Well, it’s 4 days since the EU referendum now and after that shocking result we have certainly got the cockroach (“on a le cafard”) at our house. In fact, it feels like we’ve got a whole plague of them.
This cartoon is from the book “101 French Idioms” I wrote about in my last post, “We’re pedalling in the semolina“. Idioms are established sayings which are recognized by most native speakers of the language. They have a meaning which differs from the one suggested by the individual words.
The turkeys did indeed vote for Christmas. They cut off their noses (or their beaks) to spite their face.
Comparing idioms in different languages
As a bit of a distraction I started thinking about other idioms and whether they’re similar in different languages. I haven’t got any pictures for these but it could be fun to try and draw your own, or to get your child to do it! Here are some examples I found.
French: Faire une montagne d’une taupinière (make a mountain out of a molehill)
English: Make a mountain out of a molehill
German: Aus einer Mücke einen Elefanten machen (make an elephant out of a midge)
French: Appeler un chat un chat (call a cat a cat)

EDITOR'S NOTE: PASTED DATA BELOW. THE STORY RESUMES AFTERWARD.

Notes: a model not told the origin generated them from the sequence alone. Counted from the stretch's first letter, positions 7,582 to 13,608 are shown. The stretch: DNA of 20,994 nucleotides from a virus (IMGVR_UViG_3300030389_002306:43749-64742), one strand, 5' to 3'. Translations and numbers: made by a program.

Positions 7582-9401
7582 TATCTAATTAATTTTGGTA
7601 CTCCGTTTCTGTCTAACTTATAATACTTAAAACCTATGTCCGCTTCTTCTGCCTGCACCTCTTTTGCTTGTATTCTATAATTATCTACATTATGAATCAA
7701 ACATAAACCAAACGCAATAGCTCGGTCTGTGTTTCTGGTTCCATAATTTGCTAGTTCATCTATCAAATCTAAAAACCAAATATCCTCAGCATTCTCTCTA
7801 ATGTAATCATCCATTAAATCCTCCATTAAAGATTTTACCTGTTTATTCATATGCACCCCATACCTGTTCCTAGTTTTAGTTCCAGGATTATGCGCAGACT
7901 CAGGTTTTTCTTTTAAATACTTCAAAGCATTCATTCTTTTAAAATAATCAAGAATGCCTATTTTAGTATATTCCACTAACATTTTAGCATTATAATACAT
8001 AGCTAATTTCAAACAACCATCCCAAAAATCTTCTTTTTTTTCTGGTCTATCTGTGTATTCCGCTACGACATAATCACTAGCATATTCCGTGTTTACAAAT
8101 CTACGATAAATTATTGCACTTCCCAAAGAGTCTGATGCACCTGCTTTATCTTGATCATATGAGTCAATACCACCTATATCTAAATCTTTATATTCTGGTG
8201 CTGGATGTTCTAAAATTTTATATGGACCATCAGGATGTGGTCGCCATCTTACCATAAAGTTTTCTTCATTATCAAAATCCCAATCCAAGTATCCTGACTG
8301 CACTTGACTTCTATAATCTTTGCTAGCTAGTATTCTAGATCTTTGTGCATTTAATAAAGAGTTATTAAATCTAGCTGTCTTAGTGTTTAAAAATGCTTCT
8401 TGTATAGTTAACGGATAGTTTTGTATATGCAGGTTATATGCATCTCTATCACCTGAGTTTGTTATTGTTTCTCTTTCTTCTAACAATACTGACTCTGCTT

English: English: Call a spade a spade
German: Das Kind beim Namen nennen (call the child by its name)
French: Faire d’une pierre deux coups (Do two hits with one stone)
English: Kill two birds with one stone
German: Zwei Fliegen mit einer Klappe schlagen (Kill two flies with one hit)
Dutch: Twee vliegen in een klap (this one is provided by a Dutch friend, and seems exactly like the German one)
French: Dans un trou perdu (in a lost hole)
English: At the back of beyond
German: Wo sich die Füchse gute Nacht sagen (where the foxes say goodnight to each other) (this one is my favourite)
French: Courir deux lièvres à la fois (run after 2 hares at the same time)
English: Have your fingers in more than one pie
German: Er predigt Wasser und trinkt Wein (he preaches water and drinks wine)
English: He doesn’t practise what he preaches
It would be interesting to find out the origins of some of the idioms and why they’re similar/different in different languages. The German idiom “Ins Fettnäpchen treten” means “to put your foot in it” in English. It comes from the days when a bowl of fat was kept near the front door ready to be applied to people’s boots, and if you knocked into it or trod into it by accident you were in trouble. Just like some people get into trouble by making a gaffe.
I like the English idioms below because they’re such fun to visualize, but can’t find any equivalents in the other languages:
- It’s like having a dog and barking yourself
- He’s got a bee in his bonnet
Any ideas for these in another language?
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